“I would say so. I bet there are plenty of parents who are raising families right now who have them. That’s how commonplace they are. I mean, there are still certain spaces in which (heavily) tattooed individuals might be frowned upon but, I would like to believe that even that might change.”
Tanya, Marketing Manager | Barcelona, Spain
What would you say to someone who showed up to an interview with tattoos, facial piercings, hair dye and anything outside of the standard interview dress?
First impressions count and when interviewing for a position, unless you know for a fact that the company is tattoo/piercing friendly, the rule of thumb is cover up the tattoos and take the piercings out. In the online industry for example, it is widely accepted simply because programmers do not spend time with clients or rarely ever represent their company to the public. For sales and customer service positions tattoos, piercings and crazy hair dyes just won’t do. You are not only representing your company but as a sales person, you want to sell your product and bring attention to your product. Drawing attention away from your product and to your appearance will hurt the sale. In an interview you want to sell yourself based on your talent, personality, and experience. You don’t want to risk that the interviewer is so distracted by your appearance that they are not listening to who you really are.
Are tattoos in the workplace becoming more acceptable?
Yes, tattoos are no longer seen as a defiant or rebellious act and are now viewed more as an acceptable form of self-expression. Many workplaces do not have issues regarding tattoos, and if the company culture allows it then it becomes a non-issue. Some companies and positions do require that you remove piercings and cover up tattoos, so the best advice is to research the company prior to applying, and connect with current employees to get as much feedback as possible.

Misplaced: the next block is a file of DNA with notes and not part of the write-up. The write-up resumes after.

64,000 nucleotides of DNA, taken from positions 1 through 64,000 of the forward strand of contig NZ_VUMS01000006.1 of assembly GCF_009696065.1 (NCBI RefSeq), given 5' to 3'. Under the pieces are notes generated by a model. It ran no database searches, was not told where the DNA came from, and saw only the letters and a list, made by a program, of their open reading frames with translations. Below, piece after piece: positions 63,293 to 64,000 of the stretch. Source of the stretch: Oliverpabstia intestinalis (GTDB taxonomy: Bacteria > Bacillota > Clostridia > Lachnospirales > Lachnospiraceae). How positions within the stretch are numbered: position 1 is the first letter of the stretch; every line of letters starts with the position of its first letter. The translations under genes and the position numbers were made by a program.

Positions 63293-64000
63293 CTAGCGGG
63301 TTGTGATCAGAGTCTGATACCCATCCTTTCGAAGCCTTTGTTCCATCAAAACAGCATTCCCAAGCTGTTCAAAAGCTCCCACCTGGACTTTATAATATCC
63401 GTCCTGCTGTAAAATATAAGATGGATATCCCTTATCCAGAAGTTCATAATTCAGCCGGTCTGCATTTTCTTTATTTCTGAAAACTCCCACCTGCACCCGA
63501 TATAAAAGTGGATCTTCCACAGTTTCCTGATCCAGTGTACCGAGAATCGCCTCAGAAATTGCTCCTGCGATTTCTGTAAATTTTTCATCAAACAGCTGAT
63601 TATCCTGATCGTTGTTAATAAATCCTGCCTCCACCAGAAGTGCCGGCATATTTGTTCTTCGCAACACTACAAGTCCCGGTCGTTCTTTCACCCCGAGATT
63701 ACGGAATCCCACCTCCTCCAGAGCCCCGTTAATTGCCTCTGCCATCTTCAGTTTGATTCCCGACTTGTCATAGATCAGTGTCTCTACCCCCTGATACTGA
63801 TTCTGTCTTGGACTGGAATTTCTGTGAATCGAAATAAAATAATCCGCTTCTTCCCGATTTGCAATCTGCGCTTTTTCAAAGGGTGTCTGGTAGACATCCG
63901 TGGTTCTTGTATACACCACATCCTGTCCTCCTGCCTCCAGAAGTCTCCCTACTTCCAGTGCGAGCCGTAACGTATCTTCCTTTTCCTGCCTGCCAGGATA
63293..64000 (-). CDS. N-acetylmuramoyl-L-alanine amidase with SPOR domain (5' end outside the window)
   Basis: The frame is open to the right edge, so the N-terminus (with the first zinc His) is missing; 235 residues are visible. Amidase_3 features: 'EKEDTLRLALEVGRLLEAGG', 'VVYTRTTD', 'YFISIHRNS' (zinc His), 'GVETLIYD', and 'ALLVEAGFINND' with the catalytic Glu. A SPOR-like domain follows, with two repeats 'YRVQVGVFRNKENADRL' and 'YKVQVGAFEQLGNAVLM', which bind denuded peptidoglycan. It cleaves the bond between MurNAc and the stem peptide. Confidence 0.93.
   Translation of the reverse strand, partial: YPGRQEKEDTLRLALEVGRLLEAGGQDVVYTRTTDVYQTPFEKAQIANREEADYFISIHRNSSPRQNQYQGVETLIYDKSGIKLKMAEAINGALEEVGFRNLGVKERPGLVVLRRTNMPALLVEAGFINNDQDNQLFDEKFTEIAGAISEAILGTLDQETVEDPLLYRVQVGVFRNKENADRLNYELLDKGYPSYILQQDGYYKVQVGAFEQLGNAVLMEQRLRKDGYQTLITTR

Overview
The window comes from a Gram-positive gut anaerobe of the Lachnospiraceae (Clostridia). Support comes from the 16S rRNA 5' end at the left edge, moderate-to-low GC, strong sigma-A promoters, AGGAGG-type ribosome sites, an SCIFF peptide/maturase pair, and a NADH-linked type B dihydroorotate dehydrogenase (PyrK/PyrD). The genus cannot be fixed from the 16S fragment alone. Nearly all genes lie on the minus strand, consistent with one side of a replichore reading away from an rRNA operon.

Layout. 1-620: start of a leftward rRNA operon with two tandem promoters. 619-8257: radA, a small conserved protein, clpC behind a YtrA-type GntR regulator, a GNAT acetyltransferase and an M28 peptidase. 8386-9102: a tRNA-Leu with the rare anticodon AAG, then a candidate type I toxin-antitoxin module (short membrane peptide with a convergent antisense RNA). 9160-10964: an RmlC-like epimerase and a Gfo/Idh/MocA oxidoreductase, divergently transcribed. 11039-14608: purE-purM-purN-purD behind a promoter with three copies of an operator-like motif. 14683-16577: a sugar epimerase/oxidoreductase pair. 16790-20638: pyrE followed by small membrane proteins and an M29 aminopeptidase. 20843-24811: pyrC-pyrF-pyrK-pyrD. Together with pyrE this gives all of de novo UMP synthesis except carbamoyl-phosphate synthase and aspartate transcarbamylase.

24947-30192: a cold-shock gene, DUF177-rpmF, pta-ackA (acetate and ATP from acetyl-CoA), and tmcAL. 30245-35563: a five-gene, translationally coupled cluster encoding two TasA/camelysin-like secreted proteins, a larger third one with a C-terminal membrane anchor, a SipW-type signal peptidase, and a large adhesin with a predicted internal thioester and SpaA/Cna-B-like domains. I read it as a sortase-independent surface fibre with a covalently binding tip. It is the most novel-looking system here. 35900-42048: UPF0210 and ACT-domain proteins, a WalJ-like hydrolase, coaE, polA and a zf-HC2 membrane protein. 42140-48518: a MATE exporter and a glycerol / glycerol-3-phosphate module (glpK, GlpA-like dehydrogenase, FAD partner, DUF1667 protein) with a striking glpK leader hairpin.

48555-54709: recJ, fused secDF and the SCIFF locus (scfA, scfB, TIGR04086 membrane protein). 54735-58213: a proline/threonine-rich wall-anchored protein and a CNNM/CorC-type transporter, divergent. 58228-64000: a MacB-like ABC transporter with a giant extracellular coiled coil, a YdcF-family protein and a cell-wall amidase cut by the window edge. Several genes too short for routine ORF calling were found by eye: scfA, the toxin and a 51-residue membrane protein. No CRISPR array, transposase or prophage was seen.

Flavia, Illustrator and System Analyst | Barcelona, Spain
In past job interviews, have your tattoos or piercings been an issue or did you cover them up and take out your piercings?
It has been an issue for some jobs, and for those, I covered my tattoos for the interview. I exposed my tattoos later on and it didn’t change the employer’s opinion. These days I only apply for companies that don’t care about employee tattoos.
Do you think it’s still acceptable for companies to reject an applicant for his or her physical appearance?
Of course not. Everybody claims respect for the studies and abilities of each person; we fight against racism, sexism, etc. Why not fight for the freedom of an individual to choose what they want to do with their body without facing future consequences?
Have your bosses or colleagues, current or previous had anything negative or positive to say about your tattoos?
I only remember one job in which I had to cover the tattoos and remove piercings, and that was Starbucks. Other than that, I’ve always worked within the tourism sector (and maybe having tattoos is positive for the Barcelona look) and with IT companies, which consider skill over image. Colleagues only ask because they’re curious, no disrespect.
Even though times are changing and people have become more accepting of different lifestyles, it’s a slow change and not everyone is happy with it. In your professional life, it’s best to stick to the rules until there is a clear understanding of what’s accepted and what’s frowned upon.
Do you have tattoos or piercings? Share your stories with us.